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Angry over spying, Muslims say: ‘Don’t call NYPD’
Question of the Day
“When they do, these kinds of programs are actually counterproductive, because they undermine trust and drive a wedge between the community and police,” said Borelli, now a security consultant with the Soufan Group.
Since the 2001 terror attacks, the NYPD, city government officials and federal law enforcement have spent years building relationships with the New York Muslim community, assuring many Muslims that they are considered partners in the city’s fight against terrorism. But in some cases, community members who have been hailed as partners and even dined with Mayor Michael Bloomberg were secretly followed by the NYPD or worked in mosques that the department had infiltrated, according to secret NYPD documents obtained by the AP.
“There’s not a reference here to the fact that New York is the No. 1 target of Islamic terrorists, that the NYPD and the FBI have protected New York,” King said, referring to one of the recent brochures about detecting police informants.
King, chairman of the House Homeland Security Committee, has held a series of hearings about the threat of radicalization within American Muslim communities and the level of cooperation members of the community provide to law enforcement. Muslim and civil rights advocacy groups have decried the hearings and pointed to terror cases around the country in which members of the Muslim community helped law enforcement foil plots.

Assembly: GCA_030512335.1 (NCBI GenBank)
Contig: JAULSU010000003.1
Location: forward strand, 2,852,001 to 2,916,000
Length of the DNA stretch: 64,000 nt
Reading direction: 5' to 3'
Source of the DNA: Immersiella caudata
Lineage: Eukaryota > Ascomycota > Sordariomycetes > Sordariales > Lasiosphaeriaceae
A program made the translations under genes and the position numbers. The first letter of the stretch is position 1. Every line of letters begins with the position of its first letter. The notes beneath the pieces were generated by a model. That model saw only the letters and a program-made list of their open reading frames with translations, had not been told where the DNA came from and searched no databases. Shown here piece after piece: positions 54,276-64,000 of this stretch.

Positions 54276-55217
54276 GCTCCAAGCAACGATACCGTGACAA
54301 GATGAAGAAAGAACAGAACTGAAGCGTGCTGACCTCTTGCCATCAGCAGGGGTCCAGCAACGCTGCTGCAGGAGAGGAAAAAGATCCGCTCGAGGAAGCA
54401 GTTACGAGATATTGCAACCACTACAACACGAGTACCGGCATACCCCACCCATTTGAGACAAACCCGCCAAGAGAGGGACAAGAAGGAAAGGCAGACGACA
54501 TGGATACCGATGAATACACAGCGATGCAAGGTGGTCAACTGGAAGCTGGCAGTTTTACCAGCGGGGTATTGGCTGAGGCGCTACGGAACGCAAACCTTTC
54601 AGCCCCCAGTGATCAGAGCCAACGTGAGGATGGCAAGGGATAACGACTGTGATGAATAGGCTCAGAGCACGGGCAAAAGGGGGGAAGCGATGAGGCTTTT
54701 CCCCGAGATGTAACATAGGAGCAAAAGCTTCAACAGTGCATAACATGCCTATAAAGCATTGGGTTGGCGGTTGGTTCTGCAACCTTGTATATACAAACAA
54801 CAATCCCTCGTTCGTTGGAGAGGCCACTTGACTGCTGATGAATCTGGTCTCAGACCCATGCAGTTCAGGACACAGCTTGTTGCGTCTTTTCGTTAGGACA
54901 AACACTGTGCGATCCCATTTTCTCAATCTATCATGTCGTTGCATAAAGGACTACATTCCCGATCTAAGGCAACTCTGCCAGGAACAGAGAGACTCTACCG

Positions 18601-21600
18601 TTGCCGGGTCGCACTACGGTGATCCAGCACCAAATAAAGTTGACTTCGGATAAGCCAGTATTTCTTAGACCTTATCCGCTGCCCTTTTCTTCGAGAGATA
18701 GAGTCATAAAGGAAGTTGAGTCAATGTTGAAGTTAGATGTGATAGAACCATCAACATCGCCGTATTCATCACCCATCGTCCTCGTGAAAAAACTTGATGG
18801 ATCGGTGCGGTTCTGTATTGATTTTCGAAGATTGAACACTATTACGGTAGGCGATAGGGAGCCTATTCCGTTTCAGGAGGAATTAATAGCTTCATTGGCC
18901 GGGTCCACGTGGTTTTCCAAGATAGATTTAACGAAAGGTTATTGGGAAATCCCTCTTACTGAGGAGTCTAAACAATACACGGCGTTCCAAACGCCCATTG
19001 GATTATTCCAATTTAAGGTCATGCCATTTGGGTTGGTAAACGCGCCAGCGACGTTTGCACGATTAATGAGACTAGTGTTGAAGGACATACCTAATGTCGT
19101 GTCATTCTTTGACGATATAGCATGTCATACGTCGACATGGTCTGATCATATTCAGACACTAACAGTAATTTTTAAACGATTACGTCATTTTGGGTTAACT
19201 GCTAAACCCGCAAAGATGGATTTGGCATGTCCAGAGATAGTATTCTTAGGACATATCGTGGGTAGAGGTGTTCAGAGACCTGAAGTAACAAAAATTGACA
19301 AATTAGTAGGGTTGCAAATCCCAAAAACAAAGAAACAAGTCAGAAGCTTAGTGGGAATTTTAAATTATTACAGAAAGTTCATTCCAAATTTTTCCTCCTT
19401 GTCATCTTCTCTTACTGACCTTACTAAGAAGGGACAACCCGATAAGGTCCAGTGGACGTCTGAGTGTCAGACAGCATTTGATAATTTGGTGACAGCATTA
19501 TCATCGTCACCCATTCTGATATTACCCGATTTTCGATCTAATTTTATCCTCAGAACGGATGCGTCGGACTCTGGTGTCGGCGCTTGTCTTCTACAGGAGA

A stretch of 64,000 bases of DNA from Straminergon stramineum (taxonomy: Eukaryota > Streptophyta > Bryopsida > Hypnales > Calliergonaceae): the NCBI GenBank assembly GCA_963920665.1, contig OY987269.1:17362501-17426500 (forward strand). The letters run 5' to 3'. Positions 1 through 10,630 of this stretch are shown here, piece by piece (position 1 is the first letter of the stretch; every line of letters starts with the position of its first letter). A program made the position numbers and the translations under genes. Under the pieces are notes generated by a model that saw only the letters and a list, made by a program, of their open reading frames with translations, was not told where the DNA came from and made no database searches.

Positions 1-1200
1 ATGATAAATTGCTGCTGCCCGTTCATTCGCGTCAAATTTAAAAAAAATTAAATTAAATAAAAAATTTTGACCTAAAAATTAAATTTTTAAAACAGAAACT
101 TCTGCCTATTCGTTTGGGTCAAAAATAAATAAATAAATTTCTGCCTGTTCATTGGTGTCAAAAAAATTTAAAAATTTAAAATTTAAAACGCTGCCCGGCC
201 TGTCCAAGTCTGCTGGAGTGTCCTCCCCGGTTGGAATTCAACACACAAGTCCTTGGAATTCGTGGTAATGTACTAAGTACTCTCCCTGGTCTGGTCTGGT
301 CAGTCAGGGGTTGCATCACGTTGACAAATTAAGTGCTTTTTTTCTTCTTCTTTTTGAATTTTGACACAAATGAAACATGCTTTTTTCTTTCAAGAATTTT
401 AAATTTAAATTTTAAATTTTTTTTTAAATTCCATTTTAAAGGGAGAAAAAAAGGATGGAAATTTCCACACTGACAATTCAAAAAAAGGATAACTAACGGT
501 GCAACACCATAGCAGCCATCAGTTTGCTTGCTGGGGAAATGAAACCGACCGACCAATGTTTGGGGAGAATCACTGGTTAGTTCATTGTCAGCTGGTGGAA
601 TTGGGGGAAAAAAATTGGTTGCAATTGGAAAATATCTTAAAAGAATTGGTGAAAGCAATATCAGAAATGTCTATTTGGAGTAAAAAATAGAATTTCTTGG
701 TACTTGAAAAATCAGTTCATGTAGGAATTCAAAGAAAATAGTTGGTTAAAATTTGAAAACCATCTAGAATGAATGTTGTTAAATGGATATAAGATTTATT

New York Muslim community groups say they’ve held dozens of meetings for people who are worried about police surveillance and the NYPD’s counterterrorism programs. In one instance, an audience of college students watched as a law student played out the role of a police informant and another played the role of the person the informant was targeting. The goal was to teach people to spot informants.
“Stay away from these people. That’s one of the most powerful things you can do,” said Robin Gordon-Leavitt, a member of an advocacy organization Creating Law Enforcement Accountability and Responsibility.
At another meeting, organized by the Council on American-Islamic Relations, students watched a film of two actors portraying FBI agents talking their way into a young Muslim’s home and interrogating him. At the meeting, students were warned not to speak with police even if their parents, imams or Muslim clerics urge them to cooperate.
“You’ll even hear imams saying, ‘As long as I obey the law, I have nothing to worry about.’ But that’s not how it plays out on the ground,” said Cyrus McGoldrick, CAIR New York’s civil rights manager.
CAIR has had a strained relationship with law enforcement and was named an unindicted co-conspirator in a terrorist financing case.
The Muslim community wants an independent commission to investigate all NYPD and CIA operations in the Muslim community.
• Sullivan reported from Washington. Associated Press writers Matt Apuzzo and Adam Goldman contributed to this report from Washington.
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